Generally speaking over the many weeks of the lockdown the British people acted with responsibility, adhering to government instructions and messages from the health officials.

What angered the public — including MPs and members of the Tory Party — was that government instructions on lockdowns and other restrictions applied to the general population but not apparently to those who were close to the prime minister and to the seats of power.

Those who have lived through decades of political change in Sri Lanka will know that whatever the nomenclature under which governments rule and whatever the ideological flavour of the government in power there are those who wield power and influence and survive because they are “untouchables”.

There was a fear that Cummings and family with their symptoms of the virus could have infected others in the family home or when he drove to Barnard Castle.

The Cummings saga or episode, depending on who is looking at it, might not have erupted into a full blown political issue if Boris Johnson had been a little more circumspect and Cummings a modicum of contrition.

The problem was that while Tory politicians and constituents were calling for Cumming’s blood the Conservative Party high command led by Johnson were circling the wagons round the prime minister’s chief adviser who had already earned himself the name of a Machiavelli hovering behind the No 10 curtain.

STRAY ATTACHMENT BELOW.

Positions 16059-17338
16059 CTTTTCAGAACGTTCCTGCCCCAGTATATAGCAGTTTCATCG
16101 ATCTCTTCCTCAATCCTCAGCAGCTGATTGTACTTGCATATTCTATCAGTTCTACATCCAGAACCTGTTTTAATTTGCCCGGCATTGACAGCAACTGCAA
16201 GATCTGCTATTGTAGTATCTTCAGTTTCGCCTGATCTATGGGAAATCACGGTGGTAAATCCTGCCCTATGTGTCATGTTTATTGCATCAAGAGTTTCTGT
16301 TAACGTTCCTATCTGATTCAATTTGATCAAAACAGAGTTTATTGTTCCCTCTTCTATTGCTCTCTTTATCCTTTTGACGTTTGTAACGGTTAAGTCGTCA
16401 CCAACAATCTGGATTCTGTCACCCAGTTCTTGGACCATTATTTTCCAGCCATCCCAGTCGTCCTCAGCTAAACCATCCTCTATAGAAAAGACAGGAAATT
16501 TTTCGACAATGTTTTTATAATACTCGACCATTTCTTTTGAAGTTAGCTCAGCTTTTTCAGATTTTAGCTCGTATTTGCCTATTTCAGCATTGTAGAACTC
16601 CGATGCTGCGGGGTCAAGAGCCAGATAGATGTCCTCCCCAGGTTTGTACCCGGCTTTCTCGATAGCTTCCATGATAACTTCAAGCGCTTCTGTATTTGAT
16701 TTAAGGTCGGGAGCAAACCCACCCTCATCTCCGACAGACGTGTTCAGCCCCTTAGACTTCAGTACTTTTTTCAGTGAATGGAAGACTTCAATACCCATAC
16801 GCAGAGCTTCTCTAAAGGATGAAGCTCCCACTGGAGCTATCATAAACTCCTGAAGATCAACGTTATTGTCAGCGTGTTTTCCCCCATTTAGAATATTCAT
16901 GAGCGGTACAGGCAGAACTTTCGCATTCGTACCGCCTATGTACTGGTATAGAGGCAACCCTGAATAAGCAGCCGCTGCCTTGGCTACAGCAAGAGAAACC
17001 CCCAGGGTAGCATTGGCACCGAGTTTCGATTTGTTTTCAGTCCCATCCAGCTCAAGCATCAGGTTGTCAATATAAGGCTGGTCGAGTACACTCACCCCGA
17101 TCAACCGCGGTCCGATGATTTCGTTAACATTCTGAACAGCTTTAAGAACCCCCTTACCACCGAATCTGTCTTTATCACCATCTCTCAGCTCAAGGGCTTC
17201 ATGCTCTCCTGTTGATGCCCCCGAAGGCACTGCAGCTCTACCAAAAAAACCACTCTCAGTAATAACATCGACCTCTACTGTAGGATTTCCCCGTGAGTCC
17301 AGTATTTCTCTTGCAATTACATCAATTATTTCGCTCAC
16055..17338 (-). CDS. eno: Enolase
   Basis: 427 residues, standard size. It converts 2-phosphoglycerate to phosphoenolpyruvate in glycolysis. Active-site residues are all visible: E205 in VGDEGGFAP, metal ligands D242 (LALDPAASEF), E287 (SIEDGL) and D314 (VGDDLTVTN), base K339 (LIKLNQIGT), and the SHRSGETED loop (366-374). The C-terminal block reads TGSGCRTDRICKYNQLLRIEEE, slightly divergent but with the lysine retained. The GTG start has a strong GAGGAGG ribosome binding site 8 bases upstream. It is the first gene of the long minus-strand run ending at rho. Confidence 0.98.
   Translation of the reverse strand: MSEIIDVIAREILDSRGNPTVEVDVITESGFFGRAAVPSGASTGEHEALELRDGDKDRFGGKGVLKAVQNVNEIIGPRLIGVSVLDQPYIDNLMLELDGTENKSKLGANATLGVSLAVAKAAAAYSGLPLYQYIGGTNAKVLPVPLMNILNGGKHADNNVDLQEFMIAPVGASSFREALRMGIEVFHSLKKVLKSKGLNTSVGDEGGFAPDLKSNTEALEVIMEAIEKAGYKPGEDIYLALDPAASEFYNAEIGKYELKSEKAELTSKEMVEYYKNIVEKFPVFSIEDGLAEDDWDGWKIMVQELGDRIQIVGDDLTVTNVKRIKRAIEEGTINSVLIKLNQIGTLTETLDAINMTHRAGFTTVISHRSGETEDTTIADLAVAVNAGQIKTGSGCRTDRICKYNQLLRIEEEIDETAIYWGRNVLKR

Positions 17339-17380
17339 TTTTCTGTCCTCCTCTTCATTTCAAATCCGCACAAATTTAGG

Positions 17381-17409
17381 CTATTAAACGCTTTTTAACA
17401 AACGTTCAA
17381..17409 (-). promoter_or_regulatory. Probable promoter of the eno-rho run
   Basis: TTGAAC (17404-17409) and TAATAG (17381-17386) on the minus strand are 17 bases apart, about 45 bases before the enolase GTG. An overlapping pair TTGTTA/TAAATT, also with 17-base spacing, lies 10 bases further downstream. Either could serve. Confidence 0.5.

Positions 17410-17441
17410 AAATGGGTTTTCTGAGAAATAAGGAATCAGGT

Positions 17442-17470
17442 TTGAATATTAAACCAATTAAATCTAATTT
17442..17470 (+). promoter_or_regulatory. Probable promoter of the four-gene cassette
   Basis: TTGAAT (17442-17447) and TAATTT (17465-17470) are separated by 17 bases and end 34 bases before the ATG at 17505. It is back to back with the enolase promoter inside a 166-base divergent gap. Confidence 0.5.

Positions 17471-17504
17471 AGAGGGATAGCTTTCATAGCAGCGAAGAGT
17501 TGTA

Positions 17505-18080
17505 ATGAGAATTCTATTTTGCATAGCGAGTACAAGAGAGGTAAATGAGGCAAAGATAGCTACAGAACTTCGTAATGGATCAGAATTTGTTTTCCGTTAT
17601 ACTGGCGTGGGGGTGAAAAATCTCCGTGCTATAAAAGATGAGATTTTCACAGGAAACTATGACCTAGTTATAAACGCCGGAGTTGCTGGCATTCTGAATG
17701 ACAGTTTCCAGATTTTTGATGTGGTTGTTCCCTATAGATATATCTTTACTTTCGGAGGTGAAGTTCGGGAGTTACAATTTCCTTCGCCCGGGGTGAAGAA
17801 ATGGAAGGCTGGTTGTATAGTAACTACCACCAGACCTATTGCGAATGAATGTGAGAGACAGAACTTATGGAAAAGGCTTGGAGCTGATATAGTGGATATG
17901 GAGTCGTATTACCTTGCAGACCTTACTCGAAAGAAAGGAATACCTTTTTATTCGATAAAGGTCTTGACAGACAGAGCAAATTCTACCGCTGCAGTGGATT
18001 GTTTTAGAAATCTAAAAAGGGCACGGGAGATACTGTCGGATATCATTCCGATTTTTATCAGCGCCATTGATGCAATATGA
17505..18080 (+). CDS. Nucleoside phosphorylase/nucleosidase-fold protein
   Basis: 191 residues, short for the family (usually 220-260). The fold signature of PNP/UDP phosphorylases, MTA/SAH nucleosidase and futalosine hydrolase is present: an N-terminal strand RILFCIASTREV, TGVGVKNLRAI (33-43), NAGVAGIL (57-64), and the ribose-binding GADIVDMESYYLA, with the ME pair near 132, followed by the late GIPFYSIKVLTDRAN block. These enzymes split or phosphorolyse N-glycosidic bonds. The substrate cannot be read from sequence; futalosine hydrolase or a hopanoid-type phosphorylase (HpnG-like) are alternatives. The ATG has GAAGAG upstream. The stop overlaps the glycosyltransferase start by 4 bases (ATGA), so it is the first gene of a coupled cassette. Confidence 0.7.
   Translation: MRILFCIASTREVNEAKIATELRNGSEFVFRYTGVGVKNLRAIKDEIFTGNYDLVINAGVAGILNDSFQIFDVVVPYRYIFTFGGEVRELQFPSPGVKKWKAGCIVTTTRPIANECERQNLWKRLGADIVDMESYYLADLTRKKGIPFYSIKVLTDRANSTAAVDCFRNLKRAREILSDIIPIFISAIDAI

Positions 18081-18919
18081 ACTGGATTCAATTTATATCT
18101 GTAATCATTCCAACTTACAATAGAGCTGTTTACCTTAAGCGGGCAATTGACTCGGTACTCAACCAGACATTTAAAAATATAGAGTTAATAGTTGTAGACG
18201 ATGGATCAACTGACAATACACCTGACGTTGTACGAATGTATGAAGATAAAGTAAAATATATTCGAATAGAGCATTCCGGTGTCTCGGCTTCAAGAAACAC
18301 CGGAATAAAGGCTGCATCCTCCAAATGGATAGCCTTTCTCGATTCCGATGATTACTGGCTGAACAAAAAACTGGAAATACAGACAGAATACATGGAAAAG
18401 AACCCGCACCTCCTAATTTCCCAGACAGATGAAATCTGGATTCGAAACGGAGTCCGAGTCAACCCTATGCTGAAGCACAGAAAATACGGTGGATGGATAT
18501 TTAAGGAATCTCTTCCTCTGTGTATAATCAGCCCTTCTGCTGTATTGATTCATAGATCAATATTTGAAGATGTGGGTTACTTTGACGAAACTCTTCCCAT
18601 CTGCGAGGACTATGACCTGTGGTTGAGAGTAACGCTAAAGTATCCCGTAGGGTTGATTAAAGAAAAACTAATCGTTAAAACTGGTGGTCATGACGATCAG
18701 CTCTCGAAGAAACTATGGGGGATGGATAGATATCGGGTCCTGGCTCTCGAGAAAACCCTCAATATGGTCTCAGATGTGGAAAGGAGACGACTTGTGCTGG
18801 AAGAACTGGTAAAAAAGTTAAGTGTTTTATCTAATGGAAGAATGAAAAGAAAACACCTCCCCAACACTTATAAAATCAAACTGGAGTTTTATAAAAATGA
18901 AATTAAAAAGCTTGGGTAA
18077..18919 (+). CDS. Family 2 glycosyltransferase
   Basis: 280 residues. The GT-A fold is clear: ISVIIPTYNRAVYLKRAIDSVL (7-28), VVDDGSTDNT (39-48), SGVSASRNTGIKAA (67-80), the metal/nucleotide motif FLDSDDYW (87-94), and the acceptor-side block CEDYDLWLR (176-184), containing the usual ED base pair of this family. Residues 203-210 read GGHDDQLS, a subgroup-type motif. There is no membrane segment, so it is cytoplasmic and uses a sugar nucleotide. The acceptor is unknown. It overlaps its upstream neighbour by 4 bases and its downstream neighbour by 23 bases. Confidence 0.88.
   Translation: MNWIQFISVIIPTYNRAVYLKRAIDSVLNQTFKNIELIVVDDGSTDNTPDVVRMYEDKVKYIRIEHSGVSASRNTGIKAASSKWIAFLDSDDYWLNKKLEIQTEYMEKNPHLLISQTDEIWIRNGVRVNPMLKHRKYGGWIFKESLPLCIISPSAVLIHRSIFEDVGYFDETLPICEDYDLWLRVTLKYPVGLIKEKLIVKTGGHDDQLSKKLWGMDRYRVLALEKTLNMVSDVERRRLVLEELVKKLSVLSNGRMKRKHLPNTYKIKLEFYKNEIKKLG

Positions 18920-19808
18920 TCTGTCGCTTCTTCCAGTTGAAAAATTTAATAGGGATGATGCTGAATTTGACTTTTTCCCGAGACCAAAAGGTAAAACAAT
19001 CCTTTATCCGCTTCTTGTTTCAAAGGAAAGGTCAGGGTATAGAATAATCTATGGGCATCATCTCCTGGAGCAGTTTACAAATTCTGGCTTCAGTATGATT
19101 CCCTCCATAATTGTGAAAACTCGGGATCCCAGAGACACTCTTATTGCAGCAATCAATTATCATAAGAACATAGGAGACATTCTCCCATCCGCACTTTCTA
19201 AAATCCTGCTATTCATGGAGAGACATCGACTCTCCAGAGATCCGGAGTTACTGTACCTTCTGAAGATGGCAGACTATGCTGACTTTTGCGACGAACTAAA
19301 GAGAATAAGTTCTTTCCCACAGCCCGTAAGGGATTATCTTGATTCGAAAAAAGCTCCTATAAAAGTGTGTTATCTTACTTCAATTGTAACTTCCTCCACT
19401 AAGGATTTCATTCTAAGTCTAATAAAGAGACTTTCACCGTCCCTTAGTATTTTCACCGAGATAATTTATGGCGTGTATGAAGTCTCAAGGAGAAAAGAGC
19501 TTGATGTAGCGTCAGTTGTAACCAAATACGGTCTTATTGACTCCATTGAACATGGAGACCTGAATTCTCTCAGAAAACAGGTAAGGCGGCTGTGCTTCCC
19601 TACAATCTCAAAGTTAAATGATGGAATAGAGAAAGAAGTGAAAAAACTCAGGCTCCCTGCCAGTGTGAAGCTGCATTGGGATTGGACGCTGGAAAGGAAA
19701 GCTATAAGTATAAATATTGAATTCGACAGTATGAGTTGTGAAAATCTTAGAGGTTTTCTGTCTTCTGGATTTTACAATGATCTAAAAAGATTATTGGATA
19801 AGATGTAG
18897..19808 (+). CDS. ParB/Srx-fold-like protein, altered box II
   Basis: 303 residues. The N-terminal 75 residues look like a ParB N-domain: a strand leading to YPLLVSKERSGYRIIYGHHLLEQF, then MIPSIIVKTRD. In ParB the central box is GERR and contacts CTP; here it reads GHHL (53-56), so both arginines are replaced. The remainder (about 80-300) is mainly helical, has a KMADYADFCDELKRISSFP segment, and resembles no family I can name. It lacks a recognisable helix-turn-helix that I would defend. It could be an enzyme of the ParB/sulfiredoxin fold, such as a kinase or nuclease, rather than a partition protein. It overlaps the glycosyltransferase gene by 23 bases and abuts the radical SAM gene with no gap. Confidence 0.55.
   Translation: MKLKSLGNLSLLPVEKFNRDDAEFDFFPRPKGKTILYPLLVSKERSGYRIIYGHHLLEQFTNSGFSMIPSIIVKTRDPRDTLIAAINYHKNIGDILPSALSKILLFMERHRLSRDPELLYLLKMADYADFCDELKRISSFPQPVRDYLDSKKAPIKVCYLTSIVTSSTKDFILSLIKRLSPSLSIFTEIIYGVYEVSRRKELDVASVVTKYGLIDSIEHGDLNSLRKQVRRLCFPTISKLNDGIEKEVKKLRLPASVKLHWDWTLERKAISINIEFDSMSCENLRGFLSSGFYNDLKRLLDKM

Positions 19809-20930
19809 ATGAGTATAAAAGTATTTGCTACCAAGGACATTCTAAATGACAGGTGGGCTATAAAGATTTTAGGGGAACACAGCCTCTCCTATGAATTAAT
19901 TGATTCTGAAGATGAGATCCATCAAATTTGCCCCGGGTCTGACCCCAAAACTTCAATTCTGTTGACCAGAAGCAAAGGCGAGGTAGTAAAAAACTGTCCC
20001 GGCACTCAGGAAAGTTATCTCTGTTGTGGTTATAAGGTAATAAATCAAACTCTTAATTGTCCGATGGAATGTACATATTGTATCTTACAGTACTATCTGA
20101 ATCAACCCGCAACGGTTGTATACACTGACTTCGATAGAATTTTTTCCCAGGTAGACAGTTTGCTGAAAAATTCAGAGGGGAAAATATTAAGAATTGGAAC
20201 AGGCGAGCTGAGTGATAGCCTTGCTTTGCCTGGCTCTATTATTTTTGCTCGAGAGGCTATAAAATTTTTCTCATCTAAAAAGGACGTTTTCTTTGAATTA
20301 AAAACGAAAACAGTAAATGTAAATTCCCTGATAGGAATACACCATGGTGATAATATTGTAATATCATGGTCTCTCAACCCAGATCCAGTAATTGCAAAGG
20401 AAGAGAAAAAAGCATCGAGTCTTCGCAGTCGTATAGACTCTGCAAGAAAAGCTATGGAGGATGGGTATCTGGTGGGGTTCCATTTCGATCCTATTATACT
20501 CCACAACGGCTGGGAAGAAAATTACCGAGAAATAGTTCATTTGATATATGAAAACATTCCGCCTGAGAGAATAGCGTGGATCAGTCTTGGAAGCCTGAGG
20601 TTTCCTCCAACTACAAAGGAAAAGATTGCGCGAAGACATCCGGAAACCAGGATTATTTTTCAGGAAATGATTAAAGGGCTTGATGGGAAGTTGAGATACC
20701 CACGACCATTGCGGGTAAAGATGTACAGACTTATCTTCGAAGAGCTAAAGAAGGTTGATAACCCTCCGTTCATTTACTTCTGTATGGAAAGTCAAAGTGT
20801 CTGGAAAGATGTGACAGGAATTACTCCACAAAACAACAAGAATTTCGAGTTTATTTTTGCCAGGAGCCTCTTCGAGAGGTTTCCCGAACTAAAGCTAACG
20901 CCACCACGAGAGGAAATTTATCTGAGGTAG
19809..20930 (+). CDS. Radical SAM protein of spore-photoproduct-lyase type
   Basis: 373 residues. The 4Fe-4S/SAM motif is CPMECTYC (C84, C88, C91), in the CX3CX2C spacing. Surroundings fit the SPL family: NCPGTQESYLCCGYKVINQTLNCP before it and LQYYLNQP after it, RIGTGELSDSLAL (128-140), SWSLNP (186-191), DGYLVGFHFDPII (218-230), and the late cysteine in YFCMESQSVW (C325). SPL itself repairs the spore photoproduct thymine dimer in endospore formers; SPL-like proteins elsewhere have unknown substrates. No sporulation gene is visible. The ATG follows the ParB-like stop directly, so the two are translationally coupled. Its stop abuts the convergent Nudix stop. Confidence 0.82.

Trying to save Cummings from being sacrificed to save Tory popularity in the opinion polls which had dipped considerably last week is unlikely to happen. The High Tories if I may coin a phrase, have built a cordon sanitaire round Cummings who Johnson considers indispensable to him, will rescue this Rasputin from his misadventures.

But the lesson from this sub plot, as it were, of the corona drama is that those who wield power and influence will not only survive but continue to flourish under any system.

Those who wield power and influence often flout laws and rules because by their very nature, they have power and influence and wish the people to know it. Others do it more surreptitiously.

It matters little under which form of government they live and operate with impunity. Be it a democracy, an autocracy or some type of ‘ism’, is of little concern as its leaders manipulate a system not to serve the national interest but for personal and political interest.